The laser will be operational at the Extreme Light Infrastructure – Nuclear Physics’ site, Romania, in 2018.
2x10 petawatts (20 million billion watts) of power
Designed for research topics, astrophysics and for applied research in materials science, management of nuclear material and life science
Technical and scientific training programme for Romanian engineers and technicians
As part of his state visit to Romania, French President François Hollande accompanied the Romanian Head of State, Klaus W. Iohannis, on a visit of the Extreme Light Infrastructure – Nuclear Physics’ site, where the world’s most powerful laser system will be installed.
Thales has made innovation a core strategic priority and believes that real innovation hinges on the ability to harness creativity to meet actual customer needs and develop disruptive technologies. Based on this vision, the company is taking part in the Extreme Light Infrastructure for Nuclear Physics (ELI-NP) project to develop the world’s most powerful laser system. This 2x10 petawatt laser will support research in nuclear physics and help advance human understanding of the physics of matter. It will be operational in 2018.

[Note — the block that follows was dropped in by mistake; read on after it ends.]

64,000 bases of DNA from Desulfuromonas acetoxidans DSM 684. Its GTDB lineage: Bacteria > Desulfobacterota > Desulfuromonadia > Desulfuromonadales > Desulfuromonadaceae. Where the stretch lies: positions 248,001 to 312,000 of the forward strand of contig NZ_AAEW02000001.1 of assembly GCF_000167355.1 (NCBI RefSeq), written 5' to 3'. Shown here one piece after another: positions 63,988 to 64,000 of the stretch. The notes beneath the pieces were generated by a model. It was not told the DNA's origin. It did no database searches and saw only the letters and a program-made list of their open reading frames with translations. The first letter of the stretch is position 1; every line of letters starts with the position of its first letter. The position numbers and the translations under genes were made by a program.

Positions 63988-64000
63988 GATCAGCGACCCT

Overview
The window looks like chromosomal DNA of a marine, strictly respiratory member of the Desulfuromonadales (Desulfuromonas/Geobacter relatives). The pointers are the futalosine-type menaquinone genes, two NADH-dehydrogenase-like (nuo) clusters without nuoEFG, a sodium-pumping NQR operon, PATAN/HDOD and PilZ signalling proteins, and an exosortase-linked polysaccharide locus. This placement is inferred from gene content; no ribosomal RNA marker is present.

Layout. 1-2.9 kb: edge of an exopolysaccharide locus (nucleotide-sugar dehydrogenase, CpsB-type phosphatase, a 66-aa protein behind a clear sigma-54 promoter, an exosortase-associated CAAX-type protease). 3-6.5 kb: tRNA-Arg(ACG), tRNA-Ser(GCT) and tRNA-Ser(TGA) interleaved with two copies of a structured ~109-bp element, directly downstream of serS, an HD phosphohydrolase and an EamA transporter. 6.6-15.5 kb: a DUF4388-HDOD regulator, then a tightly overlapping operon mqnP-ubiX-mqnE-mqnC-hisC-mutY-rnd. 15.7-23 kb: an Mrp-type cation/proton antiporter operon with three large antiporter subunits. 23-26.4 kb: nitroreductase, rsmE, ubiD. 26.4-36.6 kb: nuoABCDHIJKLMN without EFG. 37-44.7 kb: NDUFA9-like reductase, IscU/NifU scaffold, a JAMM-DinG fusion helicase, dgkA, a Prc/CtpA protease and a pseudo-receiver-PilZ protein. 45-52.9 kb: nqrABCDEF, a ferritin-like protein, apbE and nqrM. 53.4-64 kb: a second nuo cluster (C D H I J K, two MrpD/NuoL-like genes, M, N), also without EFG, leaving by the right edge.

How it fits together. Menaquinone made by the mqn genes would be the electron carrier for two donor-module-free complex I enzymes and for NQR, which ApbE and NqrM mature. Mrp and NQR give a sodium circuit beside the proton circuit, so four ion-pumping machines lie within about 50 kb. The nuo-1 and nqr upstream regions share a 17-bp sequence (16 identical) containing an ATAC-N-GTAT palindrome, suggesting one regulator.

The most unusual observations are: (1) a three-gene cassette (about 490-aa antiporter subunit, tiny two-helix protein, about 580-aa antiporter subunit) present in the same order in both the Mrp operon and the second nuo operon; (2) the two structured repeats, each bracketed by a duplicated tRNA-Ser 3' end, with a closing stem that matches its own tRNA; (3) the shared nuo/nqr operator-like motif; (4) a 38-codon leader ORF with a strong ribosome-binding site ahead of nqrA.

Thales has operated in Romania for 40 years and is now addressing the country’s transport needs while expanding its areas of focus to include defence, security, aerospace and science and technology.
In the field of science and technology, Thales is supporting Romania’s contribution to the European laser research project ELI-NP (Extreme Light Infrastructure-Nuclear Physics). The company is providing Romania’s nuclear physics institute (IFIN-HH) with an ultra high-power laser system delivering 2x10 petawatts (20 million billion watts) of power. This is more powerful than any other laser system to date, including the petawatt systems previously installed by Thales. A special technical and scientific training programme will also be provided through Thales University.
On the ELI-NP project, Thales is not only responsible for the turnkey development and supply of a complex scientific instrument delivering unprecedented levels of power, but will train Romanian engineers and technicians to install and operate the system for European research programmes.